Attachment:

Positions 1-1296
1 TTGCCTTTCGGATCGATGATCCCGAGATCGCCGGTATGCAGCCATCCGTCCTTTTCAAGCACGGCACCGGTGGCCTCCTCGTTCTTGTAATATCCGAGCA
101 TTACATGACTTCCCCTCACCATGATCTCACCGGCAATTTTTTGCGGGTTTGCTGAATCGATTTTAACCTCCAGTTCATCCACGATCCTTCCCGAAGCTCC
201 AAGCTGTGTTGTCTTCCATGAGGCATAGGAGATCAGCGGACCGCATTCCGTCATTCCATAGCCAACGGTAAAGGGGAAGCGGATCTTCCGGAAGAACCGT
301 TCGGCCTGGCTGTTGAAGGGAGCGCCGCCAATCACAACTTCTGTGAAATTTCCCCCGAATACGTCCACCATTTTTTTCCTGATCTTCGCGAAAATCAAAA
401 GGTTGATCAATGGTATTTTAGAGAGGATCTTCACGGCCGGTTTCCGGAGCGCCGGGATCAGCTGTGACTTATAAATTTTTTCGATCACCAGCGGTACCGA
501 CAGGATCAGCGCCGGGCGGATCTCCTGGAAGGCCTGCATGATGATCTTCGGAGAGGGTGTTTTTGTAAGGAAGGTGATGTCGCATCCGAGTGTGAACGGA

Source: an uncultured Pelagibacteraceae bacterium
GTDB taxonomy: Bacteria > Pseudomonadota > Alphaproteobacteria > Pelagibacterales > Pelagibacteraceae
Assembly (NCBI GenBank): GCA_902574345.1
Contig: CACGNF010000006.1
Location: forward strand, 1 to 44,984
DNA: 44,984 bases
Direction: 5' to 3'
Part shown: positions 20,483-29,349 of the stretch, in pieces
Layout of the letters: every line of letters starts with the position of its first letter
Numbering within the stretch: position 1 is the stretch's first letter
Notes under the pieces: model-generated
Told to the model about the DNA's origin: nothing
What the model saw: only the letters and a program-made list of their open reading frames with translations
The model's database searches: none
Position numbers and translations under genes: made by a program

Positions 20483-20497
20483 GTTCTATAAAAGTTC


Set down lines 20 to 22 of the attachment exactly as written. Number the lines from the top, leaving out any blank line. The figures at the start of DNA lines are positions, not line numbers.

What the model saw: only the letters and a program-made list of their open reading frames with translations
The model's database searches: none
Position numbers and translations under genes: made by a program